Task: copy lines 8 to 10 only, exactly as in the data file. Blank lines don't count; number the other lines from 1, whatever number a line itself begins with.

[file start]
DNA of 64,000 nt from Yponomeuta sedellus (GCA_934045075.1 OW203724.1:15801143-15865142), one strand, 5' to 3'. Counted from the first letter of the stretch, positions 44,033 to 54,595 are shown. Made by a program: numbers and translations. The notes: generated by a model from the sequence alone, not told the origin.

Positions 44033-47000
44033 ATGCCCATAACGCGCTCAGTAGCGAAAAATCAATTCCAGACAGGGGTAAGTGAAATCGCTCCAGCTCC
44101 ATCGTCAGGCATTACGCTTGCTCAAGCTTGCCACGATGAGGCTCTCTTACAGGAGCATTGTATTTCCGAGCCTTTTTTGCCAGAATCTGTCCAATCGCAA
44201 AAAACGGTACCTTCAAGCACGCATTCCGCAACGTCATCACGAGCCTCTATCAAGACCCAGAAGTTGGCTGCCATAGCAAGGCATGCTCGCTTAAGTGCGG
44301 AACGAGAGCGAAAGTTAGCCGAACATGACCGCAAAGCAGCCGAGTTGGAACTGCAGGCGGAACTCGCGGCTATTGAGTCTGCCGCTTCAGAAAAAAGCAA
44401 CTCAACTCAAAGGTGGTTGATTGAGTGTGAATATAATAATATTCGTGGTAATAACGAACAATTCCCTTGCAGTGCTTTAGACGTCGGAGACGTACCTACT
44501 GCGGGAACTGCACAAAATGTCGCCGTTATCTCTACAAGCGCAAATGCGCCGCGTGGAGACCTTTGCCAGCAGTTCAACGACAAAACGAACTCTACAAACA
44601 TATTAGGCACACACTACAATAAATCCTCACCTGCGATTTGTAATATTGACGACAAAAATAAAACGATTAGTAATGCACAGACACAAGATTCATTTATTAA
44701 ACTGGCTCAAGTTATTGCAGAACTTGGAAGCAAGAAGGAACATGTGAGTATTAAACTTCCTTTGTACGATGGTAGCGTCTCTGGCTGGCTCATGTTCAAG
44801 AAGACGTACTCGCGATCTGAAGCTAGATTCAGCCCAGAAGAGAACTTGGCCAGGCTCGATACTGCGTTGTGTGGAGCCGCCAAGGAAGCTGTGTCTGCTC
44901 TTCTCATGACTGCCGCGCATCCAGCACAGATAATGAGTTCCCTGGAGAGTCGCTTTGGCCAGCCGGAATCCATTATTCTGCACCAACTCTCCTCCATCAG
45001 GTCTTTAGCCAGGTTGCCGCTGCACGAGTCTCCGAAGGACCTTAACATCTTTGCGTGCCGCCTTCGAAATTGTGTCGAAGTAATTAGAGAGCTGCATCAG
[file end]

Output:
44501 GCGGGAACTGCACAAAATGTCGCCGTTATCTCTACAAGCGCAAATGCGCCGCGTGGAGACCTTTGCCAGCAGTTCAACGACAAAACGAACTCTACAAACA
44601 TATTAGGCACACACTACAATAAATCCTCACCTGCGATTTGTAATATTGACGACAAAAATAAAACGATTAGTAATGCACAGACACAAGATTCATTTATTAA
44701 ACTGGCTCAAGTTATTGCAGAACTTGGAAGCAAGAAGGAACATGTGAGTATTAAACTTCCTTTGTACGATGGTAGCGTCTCTGGCTGGCTCATGTTCAAG